A while ago I had discovered the Brave browser for mobiles, which was a Chromium fork that featured ad blocking and privacy guards out of the box, when Google stubbornly refused to enable extension support for mobile Chrome. The thing is, it was only available for mobiles. And even if it were available for the desktop, would it really have anything over Chrome with extensions like uBlock Origin installed?

  The answer is YES! Brave for PC is available and, from the limited interaction I've had so far, it is superior to Chrome. Why? Let me list the reasons:

  • it cares about your privacy and not about how Google can track you best, which might not be high on your agenda or on your browser extension creator's agenda. That's a plus, because as you didn't care about it before, you don't have to care about it now, but it's taken care of.
  • by removing unnecessary functionality from Chromium, it is actually faster than Chrome! Are you old enough to remember when Chrome appeared as the underdog and Internet Explorer reigned supreme and then everybody was like "IE sucks, Chrome rules because it's so fast and only cares about the user experience"? That's what Brave does now to Chrome!
  • it has a "forced" dark mode flag that can turn EVERY web site dark. It's not perfect, but it's out of the box! All you have to do is go to brave://flags/#enable-force-dark and enable the feature. (admittedly, you can achieve the same effect with chrome://flags/#enable-force-dark or edge://flags/#enable-force-dark, but I only found out about it from Brave)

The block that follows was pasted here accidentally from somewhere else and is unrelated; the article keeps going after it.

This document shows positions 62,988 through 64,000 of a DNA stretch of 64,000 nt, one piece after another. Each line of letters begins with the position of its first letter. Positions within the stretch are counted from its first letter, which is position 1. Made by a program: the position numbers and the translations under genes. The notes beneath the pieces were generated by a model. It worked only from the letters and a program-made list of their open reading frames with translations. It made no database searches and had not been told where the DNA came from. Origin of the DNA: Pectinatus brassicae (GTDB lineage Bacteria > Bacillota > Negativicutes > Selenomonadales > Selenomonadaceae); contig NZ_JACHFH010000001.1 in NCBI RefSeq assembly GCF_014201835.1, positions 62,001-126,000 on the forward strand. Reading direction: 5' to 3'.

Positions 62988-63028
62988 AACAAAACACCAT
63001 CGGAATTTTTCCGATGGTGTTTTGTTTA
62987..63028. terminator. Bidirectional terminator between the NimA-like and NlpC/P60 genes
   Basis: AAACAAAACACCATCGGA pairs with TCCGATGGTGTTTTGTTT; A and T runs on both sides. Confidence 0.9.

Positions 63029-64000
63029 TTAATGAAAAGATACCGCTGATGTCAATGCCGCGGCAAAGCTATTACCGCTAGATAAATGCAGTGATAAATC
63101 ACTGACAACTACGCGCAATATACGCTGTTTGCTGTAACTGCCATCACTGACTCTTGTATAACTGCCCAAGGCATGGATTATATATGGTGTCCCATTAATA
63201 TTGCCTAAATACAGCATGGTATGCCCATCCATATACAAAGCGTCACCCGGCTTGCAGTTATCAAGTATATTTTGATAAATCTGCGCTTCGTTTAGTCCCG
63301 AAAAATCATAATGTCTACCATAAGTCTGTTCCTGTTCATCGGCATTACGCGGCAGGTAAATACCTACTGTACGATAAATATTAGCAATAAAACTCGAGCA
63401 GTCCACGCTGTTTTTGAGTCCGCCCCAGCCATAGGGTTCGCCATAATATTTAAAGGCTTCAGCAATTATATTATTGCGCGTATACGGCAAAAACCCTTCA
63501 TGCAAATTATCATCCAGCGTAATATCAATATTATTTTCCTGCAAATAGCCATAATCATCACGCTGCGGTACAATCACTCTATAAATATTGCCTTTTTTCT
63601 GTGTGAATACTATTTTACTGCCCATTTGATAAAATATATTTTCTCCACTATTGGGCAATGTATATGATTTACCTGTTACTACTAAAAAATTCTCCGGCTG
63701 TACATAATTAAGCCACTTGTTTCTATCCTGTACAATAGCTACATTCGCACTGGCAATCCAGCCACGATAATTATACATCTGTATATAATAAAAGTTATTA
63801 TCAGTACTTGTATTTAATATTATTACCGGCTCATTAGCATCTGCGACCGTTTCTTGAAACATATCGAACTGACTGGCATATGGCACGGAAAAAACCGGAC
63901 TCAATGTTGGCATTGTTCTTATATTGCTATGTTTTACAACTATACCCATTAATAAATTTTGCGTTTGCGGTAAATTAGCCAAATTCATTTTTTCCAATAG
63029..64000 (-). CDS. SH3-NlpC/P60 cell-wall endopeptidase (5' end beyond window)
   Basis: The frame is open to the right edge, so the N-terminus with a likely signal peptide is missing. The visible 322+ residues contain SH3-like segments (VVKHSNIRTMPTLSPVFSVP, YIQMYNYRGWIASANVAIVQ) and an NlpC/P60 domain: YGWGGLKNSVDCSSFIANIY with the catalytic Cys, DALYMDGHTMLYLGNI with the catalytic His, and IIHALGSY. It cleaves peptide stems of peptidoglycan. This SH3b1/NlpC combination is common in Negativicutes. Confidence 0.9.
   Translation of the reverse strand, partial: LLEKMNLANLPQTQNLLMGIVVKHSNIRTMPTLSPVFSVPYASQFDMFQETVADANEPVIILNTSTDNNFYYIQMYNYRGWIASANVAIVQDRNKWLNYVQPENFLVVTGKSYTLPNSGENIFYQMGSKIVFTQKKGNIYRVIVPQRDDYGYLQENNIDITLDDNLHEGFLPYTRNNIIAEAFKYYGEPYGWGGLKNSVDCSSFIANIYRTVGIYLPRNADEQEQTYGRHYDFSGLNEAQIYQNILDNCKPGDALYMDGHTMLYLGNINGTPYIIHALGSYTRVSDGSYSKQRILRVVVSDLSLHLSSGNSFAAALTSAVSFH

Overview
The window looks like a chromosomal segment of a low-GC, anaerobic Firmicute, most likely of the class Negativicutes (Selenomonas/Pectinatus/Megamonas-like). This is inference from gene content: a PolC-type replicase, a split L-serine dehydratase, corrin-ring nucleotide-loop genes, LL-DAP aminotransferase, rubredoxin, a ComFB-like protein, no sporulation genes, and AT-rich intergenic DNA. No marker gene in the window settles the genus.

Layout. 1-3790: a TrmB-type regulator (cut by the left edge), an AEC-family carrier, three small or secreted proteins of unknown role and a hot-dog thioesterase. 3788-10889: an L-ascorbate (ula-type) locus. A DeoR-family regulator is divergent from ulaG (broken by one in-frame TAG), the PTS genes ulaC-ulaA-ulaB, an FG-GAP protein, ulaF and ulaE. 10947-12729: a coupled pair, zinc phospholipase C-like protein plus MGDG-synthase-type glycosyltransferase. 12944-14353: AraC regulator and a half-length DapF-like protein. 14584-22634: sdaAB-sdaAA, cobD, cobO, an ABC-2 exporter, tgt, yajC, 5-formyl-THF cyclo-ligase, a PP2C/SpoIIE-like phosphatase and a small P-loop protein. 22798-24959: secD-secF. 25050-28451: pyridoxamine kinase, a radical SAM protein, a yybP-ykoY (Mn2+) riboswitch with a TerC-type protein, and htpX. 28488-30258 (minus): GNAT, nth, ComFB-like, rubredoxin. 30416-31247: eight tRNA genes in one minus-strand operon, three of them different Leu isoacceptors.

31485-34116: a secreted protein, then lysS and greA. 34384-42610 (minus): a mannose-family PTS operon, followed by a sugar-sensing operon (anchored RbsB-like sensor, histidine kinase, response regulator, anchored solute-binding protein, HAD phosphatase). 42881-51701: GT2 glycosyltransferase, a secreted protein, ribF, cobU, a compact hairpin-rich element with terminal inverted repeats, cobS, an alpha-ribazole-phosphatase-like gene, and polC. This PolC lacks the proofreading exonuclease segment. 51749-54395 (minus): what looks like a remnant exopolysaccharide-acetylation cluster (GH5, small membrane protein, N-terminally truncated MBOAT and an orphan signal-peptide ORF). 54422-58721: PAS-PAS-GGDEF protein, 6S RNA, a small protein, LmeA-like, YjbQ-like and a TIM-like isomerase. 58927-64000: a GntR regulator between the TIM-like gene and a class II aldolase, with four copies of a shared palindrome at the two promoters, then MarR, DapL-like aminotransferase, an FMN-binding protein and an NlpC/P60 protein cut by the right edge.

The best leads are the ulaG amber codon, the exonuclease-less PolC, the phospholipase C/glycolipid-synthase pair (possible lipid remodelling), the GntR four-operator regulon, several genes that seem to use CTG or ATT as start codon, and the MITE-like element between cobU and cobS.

• the best feature yet is the Simplified View. Most of the times when you open a web site in the mobile version, you get a "Show simplified view" button. You click on that and you get:
    • just the text of the web site
    • whatever font you want
    • whatever theme you want (dark/bright)
    • no ads
    • no flashing things
    • no sidebars
    • no "accept cookies" and "register/subscribe" popups
      Again, this is probably a Chrome feature, but Brave made it public, visible and natural. Haven't found the way to turn it on the desktop browser, yet.

Correction: I have found that in Chrome you can enable reader mode with a flag (chrome://flags/#enable-reader-mode) only it doesn't work that well. In Brave all that moved to what is called Speedreader, which also must be enabled via a flag (chrome://flags/#brave-speedreader).

  Have you ever browsed one of these "modern" web sites and you got half way through scrolling past the huge image that fills the screen only to get a big popup about registering to some bullshit service, with another popup asking you to enable cookies and then some lazy overlay hiding the content and demanding you pay for the content? Imagine you have one button to click and you get to read the actual information on that page! How can people browse on the web without Brave?!

  I know that some extensions cover most of the points above, but Brave plus uBlock Origin are amazing! I get to a web page that is automatically stripped of most ads, but there are still parts of it that are not strictly ads, like a subscribe form in the middle of the content, for example. You use the Block Element feature of the ad block extension and you get the cleanest browsing experience you can get. (BTW, Brave also has its own Block Element option, so you might not need an extension at all!)

  And there are dark clouds on the horizon. With the V3 manifest version that Google is pushing, many of the APIs available to ad blocker extensions are limited or downright broken. It's not in their interest to block ads, considering they are in the advertising business. Their biggest achievement (and mistake) was to open source Chromium, so no one can take something like Brave away from you.

  Bottom line: switch to Brave. It's like Chrome, only a lot better! And I am not really one of those "fuck the system, stick it to the man" people, so don't think I do this because I have some big agenda. I really really enjoy using this browser and I hope you will, too.

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